- Aspect Ratio: 2.35:1
- Video Codec: AVC/MPEG-4
- Resolution: 1080p/24 (23.976Hz)
- Audio Codec: English DTS-HD Master Audio 5.1 (48kHz/16-bit)
- Subtitles: English
- Subtitles Color: Yellow
- Region: A (Region-Locked)
- Rating: R
- Run Time: 92 Mins.
- Discs: 1 (1 x Blu-ray)
- Studio: IFC Films/MPI Media Group
- Blu-ray Release Date: May 22, 2012
- List Price: $29.98
Director David Mackenzie has done the best he could with Danish screenwriter Kim Fupz Aakeson’s story of finding love in the face of an apocalyptic global pandemic. Perfect Sense‘s overwhelming sense of doom and gloom, its relentless aura of seriousness and deeper meaning, however, is what eventually becomes its undoing as the film progresses well past its point of tolerability.
The story begins as epidemiologist Susan (Eva Green; TV’s Camelot; The Golden Compass; Casino Royale) is consulting with another doctor about a mysterious illness that has afflicted a truck driver. He’s lost all sense of smell after a sudden attack of overwhelming melancholia. With a group of unconnected patients around the world also suffering from the affliction and no biological or toxicological evidence for what could be causing the illness, the doctors and scientists are left perplexed as it continues to spread across the world.
Meanwhile, Susan meets Michael (Ewan McGregor; Amelia; I Love You Phillip Morris;The Island; Trainspotting), a hotshot chef and womanizer who works in the restaurant across the street from her apartment. The two hit it off and begin a romance amidst the turmoil that is the anarchy that society is descending into as the next sensory perception inevitably begins to vanish, the sense of taste. In one of the more brilliant turns of the film, people experience a prolonged moment of panic, then a sudden urge to gorge themselves on whatever they can find to eat, and then it’s all over, the sense of taste is gone. But, humanity being humanity, things must fall back into place somehow, and we see Michael’s restaurant redefine what it means to dine out, shifting the focus from taste to color and different textures and temperatures.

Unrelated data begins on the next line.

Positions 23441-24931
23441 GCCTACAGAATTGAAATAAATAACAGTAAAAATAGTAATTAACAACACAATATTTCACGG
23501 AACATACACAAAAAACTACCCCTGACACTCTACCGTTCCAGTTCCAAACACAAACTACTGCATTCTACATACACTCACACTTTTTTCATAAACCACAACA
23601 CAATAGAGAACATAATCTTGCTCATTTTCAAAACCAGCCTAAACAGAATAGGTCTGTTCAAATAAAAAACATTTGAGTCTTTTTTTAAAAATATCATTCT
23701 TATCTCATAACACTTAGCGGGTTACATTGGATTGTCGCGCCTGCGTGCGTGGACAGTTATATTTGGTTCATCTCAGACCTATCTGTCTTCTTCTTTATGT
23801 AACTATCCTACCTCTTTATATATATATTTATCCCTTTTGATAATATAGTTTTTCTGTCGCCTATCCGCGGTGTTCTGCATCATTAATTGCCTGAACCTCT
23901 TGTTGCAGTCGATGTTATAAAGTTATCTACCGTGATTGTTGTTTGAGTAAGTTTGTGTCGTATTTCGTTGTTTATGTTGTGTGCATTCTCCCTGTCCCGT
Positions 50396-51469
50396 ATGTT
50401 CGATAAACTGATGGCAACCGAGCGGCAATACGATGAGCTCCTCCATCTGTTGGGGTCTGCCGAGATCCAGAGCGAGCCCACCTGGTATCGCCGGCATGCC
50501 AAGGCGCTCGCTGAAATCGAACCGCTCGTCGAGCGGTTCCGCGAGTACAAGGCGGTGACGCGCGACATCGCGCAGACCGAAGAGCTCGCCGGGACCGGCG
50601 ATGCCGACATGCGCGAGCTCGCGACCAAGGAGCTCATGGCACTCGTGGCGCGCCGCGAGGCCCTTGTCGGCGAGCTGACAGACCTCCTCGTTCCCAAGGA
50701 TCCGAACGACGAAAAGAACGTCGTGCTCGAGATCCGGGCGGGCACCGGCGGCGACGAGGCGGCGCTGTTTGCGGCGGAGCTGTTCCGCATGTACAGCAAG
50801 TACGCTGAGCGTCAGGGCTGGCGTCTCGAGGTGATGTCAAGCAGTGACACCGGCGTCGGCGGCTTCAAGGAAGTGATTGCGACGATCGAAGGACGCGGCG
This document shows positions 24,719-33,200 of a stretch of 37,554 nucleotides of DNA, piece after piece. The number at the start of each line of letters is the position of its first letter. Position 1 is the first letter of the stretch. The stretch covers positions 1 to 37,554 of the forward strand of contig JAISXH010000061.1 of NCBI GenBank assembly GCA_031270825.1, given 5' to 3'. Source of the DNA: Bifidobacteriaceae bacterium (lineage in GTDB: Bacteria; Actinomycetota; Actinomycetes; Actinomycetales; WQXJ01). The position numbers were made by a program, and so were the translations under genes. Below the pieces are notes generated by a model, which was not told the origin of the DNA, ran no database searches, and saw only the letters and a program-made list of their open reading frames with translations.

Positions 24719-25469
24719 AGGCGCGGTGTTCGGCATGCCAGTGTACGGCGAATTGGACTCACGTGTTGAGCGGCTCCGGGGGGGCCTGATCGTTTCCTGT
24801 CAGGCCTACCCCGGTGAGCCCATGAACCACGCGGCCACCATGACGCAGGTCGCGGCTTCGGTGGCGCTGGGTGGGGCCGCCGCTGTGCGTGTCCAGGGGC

Here is where the film becomes too pompous and pretentious to take, as Aakeson’s script becomes bogged down in the typical theatrics and melodrama of romance before spiraling toward what we’ve been bludgeoned over the head with too many times with already – so-called subtext. The flashing by of still photos and archival footage of riots, society in decay and chaos, like some Frontline or BBC documentary. Yeah, we get, in fact, we got it about 30-minutes into this not-so-subtle film. By the time we get to the ending, we’re not shocked, stunned or enlightened, we’re just exhausted and happy it’s all over.
One should mention, however, that Eva Green and Ewan McGregor do excellent jobs with the work they are given here. Their chemistry on screen is electric and they prove themselves once more, truly great actors.
Perfect Sense was captured in high definition using Sony’s CineAlta F35 cinematographic high definition camera in HDCAM SR (1920 x 1080 24 fps) resolution. Occasionally, the AVC/MPEG-4 1080p/24 encodement from IFC Films and MPI Media Group looks quite film-like, with good detail and texture, and a strong sense of contrast. However, there are moments in the darker shaded areas and dimly lit scenes where noise jumps and takes on a distinctly harsh, electronic appearance. Otherwise, the image looks good, with natural flesh tones and no apparent signs of edge enhancement or compression errors.
There’s an English DTS-HD Master Audio 5.1 (48kHz/16-bit) soundtrack that is boring and completely straightforward. The slightest bit of atmospheric effects on the odd occasion wake up the surround channels for this front-heavy, dialogue-driven film that provides clean dialogue and a narrow range of dynamics.
They can try to claim there are supplements on this release, but they’re not fooling anyone here. The so-called “featurette” doesn’t even hit the two-minute mark. Outside of that, the original theatrical trailer for Perfect Sense in 1080p is provided alongside more IFC Films trailers.
- Featurette (1.78:1; SD; 00:01:47)
- Trailer (2.35:1; 1080p/24)
The Definitive Word
Perfect Sense starts strong, but becomes tiresome rather quickly. It’s not that the concept isn’t a good one. On the contrary, the story here holds so much potential. Perhaps with some pruning in the right hands, this might have been a truly marvelous film, but with this director, it is mediocre.